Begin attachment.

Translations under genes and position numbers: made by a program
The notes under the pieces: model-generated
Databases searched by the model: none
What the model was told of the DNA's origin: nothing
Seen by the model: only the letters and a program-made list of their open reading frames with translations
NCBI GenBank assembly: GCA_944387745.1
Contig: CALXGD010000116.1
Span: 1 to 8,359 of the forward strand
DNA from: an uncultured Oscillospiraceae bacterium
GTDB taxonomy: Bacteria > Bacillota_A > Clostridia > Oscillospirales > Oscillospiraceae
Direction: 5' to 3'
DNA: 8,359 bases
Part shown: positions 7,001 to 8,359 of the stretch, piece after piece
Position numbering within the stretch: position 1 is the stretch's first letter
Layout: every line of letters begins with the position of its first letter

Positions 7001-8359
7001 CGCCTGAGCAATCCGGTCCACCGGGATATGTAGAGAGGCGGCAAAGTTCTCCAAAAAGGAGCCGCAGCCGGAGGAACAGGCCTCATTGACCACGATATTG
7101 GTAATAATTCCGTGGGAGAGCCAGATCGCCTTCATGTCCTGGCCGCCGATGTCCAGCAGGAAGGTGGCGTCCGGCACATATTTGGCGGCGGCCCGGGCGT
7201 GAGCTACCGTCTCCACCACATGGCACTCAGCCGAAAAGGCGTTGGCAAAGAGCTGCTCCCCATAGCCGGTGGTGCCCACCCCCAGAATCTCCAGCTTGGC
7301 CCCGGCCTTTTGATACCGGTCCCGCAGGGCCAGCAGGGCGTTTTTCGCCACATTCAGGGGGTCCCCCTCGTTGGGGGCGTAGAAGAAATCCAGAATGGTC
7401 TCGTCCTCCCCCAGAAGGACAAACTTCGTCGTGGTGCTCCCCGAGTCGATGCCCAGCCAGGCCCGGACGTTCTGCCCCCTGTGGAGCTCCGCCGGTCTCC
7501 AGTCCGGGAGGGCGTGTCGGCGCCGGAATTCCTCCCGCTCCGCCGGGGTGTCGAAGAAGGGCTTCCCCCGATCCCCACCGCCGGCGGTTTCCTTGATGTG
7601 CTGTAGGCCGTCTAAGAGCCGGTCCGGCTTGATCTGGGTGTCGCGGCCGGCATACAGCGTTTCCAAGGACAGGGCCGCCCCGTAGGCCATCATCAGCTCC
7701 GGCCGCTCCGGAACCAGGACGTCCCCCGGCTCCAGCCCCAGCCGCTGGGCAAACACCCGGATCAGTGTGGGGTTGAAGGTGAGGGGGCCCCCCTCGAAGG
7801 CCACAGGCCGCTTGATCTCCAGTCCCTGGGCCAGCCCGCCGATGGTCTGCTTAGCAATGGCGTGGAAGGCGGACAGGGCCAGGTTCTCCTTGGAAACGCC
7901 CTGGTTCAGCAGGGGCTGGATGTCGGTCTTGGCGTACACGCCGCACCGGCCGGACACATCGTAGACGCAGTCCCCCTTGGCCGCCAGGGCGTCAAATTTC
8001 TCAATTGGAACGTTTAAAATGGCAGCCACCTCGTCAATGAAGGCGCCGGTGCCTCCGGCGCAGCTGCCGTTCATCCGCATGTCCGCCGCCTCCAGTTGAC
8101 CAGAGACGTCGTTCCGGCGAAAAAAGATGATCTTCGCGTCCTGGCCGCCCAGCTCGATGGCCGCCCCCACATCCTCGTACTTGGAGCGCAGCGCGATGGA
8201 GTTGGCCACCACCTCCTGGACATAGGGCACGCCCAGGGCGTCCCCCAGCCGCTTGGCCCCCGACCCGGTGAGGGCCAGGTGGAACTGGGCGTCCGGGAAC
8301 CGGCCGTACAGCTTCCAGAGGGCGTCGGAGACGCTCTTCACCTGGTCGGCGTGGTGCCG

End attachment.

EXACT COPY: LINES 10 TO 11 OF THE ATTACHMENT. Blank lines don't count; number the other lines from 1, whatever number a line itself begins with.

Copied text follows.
GTDB taxonomy: Bacteria > Bacillota_A > Clostridia > Oscillospirales > Oscillospiraceae
Direction: 5' to 3'